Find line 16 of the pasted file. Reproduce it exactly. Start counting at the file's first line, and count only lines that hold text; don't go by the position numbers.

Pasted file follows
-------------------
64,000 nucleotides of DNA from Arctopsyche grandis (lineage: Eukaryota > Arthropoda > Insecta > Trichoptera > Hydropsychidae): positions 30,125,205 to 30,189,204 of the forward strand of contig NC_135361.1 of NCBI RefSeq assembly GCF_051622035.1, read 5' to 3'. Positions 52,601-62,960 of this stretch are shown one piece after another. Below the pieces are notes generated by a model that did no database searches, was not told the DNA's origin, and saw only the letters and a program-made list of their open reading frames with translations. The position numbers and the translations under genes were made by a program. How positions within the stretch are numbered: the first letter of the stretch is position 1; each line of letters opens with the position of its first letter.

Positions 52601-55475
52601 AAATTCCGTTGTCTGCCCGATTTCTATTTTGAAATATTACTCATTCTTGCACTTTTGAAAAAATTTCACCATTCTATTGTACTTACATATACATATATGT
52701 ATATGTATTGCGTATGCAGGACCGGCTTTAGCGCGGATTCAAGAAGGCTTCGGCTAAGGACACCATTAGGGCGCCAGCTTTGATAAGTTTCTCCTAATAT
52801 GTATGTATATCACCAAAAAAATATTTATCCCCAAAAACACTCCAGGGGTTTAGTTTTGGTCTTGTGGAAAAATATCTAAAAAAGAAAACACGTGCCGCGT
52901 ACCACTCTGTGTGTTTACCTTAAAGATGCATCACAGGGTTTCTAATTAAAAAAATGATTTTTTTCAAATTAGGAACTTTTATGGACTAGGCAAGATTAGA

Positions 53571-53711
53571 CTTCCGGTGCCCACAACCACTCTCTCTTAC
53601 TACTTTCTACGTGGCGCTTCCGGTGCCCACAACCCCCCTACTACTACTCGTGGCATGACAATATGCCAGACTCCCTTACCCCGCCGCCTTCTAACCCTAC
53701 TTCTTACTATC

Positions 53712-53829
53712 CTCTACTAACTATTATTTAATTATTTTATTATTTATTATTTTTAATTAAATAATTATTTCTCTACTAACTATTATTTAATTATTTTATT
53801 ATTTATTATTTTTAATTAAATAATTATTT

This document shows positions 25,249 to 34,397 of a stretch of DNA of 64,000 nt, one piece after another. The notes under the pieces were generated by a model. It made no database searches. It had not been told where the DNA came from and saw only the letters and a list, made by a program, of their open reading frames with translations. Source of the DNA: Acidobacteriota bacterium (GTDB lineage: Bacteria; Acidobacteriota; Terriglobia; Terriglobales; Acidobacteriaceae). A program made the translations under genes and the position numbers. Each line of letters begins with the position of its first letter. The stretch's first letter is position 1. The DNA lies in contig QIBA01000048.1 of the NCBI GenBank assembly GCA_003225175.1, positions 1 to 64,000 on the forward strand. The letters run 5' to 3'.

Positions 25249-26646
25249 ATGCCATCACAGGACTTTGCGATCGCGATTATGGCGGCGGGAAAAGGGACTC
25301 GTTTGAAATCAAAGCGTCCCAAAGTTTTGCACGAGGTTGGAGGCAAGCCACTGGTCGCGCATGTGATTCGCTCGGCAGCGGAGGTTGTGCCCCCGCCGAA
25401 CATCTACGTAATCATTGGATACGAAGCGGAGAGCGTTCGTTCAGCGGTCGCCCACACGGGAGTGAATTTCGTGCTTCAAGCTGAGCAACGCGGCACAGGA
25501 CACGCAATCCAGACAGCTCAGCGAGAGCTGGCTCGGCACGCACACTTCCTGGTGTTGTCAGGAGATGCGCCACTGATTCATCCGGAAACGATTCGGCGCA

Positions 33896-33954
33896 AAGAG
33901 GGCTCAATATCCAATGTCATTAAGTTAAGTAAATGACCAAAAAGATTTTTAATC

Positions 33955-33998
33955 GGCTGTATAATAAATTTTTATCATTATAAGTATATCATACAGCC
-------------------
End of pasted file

25249 ATGCCATCACAGGACTTTGCGATCGCGATTATGGCGGCGGGAAAAGGGACTC